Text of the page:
Sad spectacle

The lack of a democratic system, despite some autonomy, comes bearing gifts.

Suddenly, the strong candidate Ho Iat Seng is not alone in the race for the post of Chief Executive of the Macau SAR. Behold, there are far more candidates than you would initially have expected, including a self-proclaimed spy (but said to be unemployed  for more than a decade), the owner of an air-conditioning company who does not know how to contact the Electoral Committee, the Honorary Consul of Papua New Guinea, and someone who spends his days with a microphone in his hands on the streets of Macau protesting in isolation about God knows what.

It was time for the Central Government to take advantage of Macau by floating tidbits of true democracy, shielding itself in the second system. After all, this city’s a long way from being a headache for Beijing. So different to neighbouring Hong Kong. Small-scale tests, it is thought, might serve as a catalyst for social improvements and appeasement if later adopted on the other side of the Pearl River as well as on the Mainland itself.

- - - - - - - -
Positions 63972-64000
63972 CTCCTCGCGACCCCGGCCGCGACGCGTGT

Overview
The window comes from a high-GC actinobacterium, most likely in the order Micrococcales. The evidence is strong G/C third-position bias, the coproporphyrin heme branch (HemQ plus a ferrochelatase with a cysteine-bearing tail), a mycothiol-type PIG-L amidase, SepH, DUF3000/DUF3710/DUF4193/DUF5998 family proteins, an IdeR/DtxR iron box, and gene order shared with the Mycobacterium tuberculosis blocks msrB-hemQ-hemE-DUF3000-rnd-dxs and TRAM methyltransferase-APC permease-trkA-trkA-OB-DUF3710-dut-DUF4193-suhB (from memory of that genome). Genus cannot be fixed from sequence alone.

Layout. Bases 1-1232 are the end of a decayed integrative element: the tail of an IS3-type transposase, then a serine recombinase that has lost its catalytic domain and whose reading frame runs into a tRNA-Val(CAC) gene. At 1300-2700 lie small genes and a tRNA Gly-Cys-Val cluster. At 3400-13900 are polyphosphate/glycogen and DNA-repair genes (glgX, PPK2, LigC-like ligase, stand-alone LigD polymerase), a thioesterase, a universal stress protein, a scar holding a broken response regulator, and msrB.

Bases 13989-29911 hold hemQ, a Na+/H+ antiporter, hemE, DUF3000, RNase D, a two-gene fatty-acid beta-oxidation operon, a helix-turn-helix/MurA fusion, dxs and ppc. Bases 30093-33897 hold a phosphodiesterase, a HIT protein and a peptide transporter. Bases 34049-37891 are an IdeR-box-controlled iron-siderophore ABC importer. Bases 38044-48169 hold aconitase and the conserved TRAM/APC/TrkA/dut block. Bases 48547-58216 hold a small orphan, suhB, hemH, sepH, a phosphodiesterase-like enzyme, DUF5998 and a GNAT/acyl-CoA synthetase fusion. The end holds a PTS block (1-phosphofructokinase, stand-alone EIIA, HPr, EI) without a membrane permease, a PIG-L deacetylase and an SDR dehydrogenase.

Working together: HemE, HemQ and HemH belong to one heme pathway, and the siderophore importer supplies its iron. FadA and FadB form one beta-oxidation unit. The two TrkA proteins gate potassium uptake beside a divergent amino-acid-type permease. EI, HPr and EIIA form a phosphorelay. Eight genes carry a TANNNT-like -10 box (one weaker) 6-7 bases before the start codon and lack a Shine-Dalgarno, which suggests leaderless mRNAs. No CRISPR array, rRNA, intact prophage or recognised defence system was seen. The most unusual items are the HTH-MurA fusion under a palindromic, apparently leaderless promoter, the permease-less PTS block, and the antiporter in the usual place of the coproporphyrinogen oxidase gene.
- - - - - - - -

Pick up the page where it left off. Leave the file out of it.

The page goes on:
The solution will always be to open the regime and give voice to the people and not the other way around. But it is believed that the waters will have to be tested, as has already happened in small villages in China, with mini-elections for village chiefs and other democratic ‘daydreams’ held.

In this way, one day a candidate for Chief Executive may apply for a process that respects him or her, without an iota of shame or sham. The foregoing list of candidates – even if the candidates have every right to compete – is the only positive part of a process that is – transparently – a sad spectacle.